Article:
Few business owners start out as entrepreneurs. Just like building a company, becoming an entrepreneur is a process full of growth, both personal and professional. And the truth is, no one can do it alone. We all need guidance, mentorship, and inspiration. So here are six lessons from great leaders that will help any owner on their path to becoming a true entrepreneur and creating a sustainable, profitable, and thriving business.
It’s tax season, a time when finance—and finance management—is on all my clients’ minds. So I usually take the opportunity to ask them: “Are you abdicating or delegating your finances to your accountant?” In other words: Do you defer to your accountant, waiting for them to give you financial results that’ll help you better lead and manage your business? Or do you already know the results they’ll give because you know how to read the financials yourself?
Most clients start by abdicating—and it puts them in a risky position.
How do you create a company that produces consistent and desirable results? It’s a question every business owner asks, and the answer is simple: Create systems that support the outcomes you want to achieve—from the customer experience and team culture you want to promote, to the product you deliver and your annual revenue goals.
Managing a business partnership may be the only thing more difficult than managing a business. Partnerships are hard for the same reasons that any relationship is hard. It takes diligence and work to bring together personalities, communication styles, and ideals. And if you want your partnership to serve your business—rather than hinder it—you need to nurture the relationship upon which your partnership is built.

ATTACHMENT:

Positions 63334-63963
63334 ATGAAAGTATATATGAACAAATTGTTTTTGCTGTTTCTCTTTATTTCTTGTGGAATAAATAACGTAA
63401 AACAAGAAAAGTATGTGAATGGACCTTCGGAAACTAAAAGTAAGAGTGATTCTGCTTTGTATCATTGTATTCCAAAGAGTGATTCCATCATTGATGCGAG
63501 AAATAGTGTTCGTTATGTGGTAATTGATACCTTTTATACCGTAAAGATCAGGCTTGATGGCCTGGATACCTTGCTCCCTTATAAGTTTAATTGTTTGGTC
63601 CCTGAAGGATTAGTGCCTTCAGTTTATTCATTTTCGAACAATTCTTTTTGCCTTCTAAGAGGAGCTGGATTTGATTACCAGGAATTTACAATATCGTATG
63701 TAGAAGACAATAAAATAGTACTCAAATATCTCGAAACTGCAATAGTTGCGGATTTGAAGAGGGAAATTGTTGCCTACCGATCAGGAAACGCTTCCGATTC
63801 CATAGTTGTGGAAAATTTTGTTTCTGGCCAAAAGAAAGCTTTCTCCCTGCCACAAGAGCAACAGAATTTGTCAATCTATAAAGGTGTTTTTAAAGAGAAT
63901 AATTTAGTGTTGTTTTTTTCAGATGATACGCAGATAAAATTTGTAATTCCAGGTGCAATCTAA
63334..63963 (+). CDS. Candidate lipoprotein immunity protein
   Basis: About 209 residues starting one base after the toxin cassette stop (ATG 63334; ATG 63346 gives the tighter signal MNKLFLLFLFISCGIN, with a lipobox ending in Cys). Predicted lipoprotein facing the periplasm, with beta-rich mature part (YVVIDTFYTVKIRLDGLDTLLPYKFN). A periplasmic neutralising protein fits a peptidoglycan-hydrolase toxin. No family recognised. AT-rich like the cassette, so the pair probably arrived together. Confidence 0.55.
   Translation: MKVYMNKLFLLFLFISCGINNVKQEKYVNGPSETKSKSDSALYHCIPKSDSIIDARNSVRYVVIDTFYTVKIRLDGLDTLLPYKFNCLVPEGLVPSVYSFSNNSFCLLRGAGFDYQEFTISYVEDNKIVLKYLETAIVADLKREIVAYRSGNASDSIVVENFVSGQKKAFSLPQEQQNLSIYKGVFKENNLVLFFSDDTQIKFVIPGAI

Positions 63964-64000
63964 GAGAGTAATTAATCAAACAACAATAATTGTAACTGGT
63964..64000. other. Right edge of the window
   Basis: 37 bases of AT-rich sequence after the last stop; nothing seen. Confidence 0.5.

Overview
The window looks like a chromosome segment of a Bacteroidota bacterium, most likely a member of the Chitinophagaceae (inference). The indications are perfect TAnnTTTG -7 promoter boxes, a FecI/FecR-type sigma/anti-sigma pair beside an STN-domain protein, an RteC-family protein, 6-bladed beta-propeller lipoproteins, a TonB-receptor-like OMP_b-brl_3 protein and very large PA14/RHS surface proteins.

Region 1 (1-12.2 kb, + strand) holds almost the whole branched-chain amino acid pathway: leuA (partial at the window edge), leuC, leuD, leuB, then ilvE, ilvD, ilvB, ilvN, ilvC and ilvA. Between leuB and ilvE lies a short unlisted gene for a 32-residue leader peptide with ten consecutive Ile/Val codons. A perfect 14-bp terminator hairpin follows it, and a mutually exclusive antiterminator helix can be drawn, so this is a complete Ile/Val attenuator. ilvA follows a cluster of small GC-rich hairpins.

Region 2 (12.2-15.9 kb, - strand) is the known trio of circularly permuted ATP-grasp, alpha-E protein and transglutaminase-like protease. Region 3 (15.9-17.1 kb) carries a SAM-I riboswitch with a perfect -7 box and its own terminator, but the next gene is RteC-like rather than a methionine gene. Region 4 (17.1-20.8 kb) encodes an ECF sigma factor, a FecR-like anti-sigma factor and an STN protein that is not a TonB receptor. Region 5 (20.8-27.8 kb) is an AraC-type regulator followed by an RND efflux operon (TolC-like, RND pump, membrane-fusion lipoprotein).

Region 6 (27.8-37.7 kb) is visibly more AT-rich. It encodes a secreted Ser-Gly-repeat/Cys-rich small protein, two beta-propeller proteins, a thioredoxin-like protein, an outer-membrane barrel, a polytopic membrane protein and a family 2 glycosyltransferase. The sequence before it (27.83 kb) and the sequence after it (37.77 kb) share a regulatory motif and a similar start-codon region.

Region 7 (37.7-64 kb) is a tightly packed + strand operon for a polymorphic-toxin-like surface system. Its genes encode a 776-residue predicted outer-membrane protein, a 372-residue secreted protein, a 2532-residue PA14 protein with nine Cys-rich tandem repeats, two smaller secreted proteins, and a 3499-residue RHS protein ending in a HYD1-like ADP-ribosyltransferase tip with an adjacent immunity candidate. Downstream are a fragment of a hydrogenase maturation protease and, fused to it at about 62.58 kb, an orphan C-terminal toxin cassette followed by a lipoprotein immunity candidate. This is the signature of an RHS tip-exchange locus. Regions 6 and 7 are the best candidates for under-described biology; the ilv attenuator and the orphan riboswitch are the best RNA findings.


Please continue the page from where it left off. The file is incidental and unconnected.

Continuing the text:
Business owners often face a frustrating dilemma: They’re so busy with the tactical work of their business, they can’t find time to create the structure needed to escape that tactical work. It’s an overwhelming cycle that—for many—feels inescapable. But I promise it’s not. It’s not easy to escape it, but it’s not impossible.
Business owners are some of the busiest people I know. So it never surprises me when I hear a prospective Coaching client say they just don’t have time to work on their business. They don’t even have time to spend with their family or exercise or volunteer doing something they’re passionate about, so where are they going to find the hour per day (at least) that we recommend be spent working on their business to transform it into what they want it to be?
The truth is, it’s not easy—but not for the reasons you may think.
How do you build a highly systematized, self-sustaining business that can give you the freedom to step away from it for days, weeks, or even months at a time? That’s what business owners like you most wanted to read about this year. In case you missed them, here are the 5 most popular blog posts of 2018.
Unless you’ve had personal experience with it, business coaching is probably a bit of a mystery. Do business coaches just walk in and fix the broken parts of your business? Are they only there to motivate and support, or do they get down in the weeds with you? In our 40+ years coaching owners to be entrepreneurs, we’ve cleared up a lot of confusion about what coaching is—and what it isn’t.
This is the fourth and final post in our series, Work On It, Not Just In It. You can read the first posthere, the second here, and the third here.
When you think about your business, what do you see as your product?
Is it the commodity you sell? The service you provide? The community you help build?
Or is it the business itself?
In all my years as an EMyth Coach, I’ve seen my clients make many crucial shifts to their mindsets, but one of the most transformative is based on this idea: If you want to create a business that works—that can grow to provide the life you’ve always dreamed of—you have to think of your business as the product.